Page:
Dennis Lindsey and Atlanta head coach Mike Budenholzer agreed with Carroll’s assessment of Snyder’s developmental capacities. “[Budenholzer] and I feel like there’s a best development coach out there, someone who we both have worked with in the past, we’ll leave him unnamed[ref]Theory: Chip Engelland, San Antonio assistant coach.[/ref], but he said I think Quin is hitting this person’s stage and level of expertise towards that realm of basketball.”
The Jazz are moving towards embracing analytics throughout the organization. Previous coaching staffs have been occasionally hesitant to embrace analytical influence from the team’s front office. While analytics is not currently a strength of Snyder’s (as Snyder put it, “I don’t have the command for it that I would like to have.”)[ref]Surprising for an MBA from Duke![/ref], he seems open to working with the team on developing that part of his skillset: “It’s something that I look forward to having the chance to learn from from the people here in management and our scouting staff. There’s an advantage to be gained. And any way you can gain a competitive advantage, you want to try to do it.”
Snyder explained that he’ll actively seek out analytical answers to specific coaching questions from the front office, and seemed eager to have the lessons of statistics boiled down to something he could adopt. Those around the league rave about Snyder’s intelligence, so there’s little doubt that Snyder will be able to adopt those takeaways into his coaching.
In short, the Jazz feel that Snyder’s combination of coaching system and philosophy, along with his developmental skill, made him the best choice to be the next coach of the team. It’s still 5 long months before we’ll be able to see the impact of Snyder on the Jazz’s on-court performance.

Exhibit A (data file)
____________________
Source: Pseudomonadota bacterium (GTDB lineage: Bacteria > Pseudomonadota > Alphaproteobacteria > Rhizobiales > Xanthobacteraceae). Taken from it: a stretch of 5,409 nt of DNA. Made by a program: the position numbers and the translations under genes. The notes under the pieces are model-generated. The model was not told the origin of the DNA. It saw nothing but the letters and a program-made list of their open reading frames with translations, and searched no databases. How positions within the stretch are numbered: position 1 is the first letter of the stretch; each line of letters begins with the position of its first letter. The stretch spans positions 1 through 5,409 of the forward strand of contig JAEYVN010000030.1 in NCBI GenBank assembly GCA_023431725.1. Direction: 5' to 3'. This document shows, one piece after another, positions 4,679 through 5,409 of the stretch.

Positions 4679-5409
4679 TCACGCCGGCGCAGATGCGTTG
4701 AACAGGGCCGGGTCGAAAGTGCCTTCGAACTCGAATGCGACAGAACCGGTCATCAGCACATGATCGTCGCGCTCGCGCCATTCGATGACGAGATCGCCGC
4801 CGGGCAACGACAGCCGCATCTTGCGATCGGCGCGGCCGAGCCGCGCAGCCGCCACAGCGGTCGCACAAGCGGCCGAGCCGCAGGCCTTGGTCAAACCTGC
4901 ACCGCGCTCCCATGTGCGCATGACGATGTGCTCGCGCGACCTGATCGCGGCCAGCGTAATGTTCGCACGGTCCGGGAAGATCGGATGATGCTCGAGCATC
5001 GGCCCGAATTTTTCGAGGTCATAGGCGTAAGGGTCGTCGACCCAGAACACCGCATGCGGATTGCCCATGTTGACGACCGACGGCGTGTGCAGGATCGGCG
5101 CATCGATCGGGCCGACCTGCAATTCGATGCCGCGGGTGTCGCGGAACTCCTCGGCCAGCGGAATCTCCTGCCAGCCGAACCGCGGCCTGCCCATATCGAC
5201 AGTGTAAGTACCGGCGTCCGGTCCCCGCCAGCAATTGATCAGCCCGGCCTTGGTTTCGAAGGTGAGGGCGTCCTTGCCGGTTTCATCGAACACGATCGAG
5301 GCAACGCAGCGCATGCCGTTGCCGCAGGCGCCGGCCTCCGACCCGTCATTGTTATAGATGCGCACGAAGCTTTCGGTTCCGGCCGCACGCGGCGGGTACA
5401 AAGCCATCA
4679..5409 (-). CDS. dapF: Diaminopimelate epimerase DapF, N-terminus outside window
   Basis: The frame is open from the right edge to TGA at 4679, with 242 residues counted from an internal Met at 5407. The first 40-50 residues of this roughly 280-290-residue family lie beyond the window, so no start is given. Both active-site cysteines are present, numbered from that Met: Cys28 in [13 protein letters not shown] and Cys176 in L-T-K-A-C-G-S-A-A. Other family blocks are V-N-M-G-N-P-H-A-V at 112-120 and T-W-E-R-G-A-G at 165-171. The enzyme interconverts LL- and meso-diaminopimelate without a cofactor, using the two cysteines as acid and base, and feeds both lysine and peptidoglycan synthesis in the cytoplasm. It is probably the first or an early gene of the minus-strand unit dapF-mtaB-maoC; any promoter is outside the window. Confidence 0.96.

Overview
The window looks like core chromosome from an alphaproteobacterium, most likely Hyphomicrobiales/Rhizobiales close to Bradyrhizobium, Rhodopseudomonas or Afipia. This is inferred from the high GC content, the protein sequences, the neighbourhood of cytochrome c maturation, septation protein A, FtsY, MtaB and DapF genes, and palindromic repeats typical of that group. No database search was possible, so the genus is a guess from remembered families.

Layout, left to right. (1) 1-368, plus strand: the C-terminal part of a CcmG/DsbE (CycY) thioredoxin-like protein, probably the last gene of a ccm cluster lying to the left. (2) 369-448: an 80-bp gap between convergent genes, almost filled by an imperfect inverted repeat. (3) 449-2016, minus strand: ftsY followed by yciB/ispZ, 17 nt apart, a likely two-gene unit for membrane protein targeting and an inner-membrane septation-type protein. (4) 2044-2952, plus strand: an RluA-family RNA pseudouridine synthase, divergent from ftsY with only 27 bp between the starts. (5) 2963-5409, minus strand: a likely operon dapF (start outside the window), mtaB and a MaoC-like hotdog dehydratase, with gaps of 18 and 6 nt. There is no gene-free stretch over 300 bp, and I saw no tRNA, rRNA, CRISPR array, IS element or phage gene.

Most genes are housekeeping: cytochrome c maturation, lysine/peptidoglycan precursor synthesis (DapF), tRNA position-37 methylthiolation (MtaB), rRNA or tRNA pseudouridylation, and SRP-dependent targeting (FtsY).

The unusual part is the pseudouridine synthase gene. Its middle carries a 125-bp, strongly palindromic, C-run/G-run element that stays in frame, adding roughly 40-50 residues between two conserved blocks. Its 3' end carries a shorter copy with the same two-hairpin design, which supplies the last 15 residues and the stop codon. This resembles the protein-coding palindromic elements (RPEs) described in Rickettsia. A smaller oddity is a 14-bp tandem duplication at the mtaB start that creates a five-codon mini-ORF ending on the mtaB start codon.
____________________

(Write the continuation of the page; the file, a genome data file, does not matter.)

I personally like his humility toward “analytics.” I’m also not surprised to find that he, as a coach, hasn’t had time/inclination to master them. Having the willingness to try to learn from them from trusted sources is probably good at this point.
I say this because as helpful, useful, and interesting as I think analytics can be, I think they are complex enough that for someone to consider themselves a master of both high-level statistics and coaching is likely hubris. Ideally, to really work well with high-level analytics, you should understand what the numbers purport to mean, generally how they are calculated, their strengths, their weaknesses, and their limits. Then you should be able to, as Snyder says, have both the basketball and mathematical prowess to figure out how to deal with and boil down the various and sometimes contradictory conclusions from the data. That takes a lot of time and training — time and training that I suspect most coaches haven’t had.
I’d be much more worried about someone who feels like he has found the holy grail through analytics, especially if that person didn’t have good formal training in statistical methodologies. To take a, perhaps, over the top example: I wouldn’t trust a coach who decided in 2012-13 that since Enes & Favors had better +/- stats than Big Al & Millsap that the former must be better players, in 2012-13, than the latter.
That’s a great observation. These are very complicated numbers, and I think there is probably still a place for the old-fashioned eyeball test and intangibles. But there’s a reason sports statistics have evolved and they’re used at the highest levels. As much as it would seem that Ty Corbin’s goose was cooked halfway through the season, I believe that he had ample opportunity to save his job, and if he’d had the slightest inclination or interest in advanced metrics, it would have gone a long way toward keeping him here. I love that Snyder doesn’t claim to be an expert, but has the willingness to learn anything that will help his team. For whatever reason, Corbin, as good a guy as he might have been, was unwilling to show a little humility toward that increasingly relevant part of the NBA game.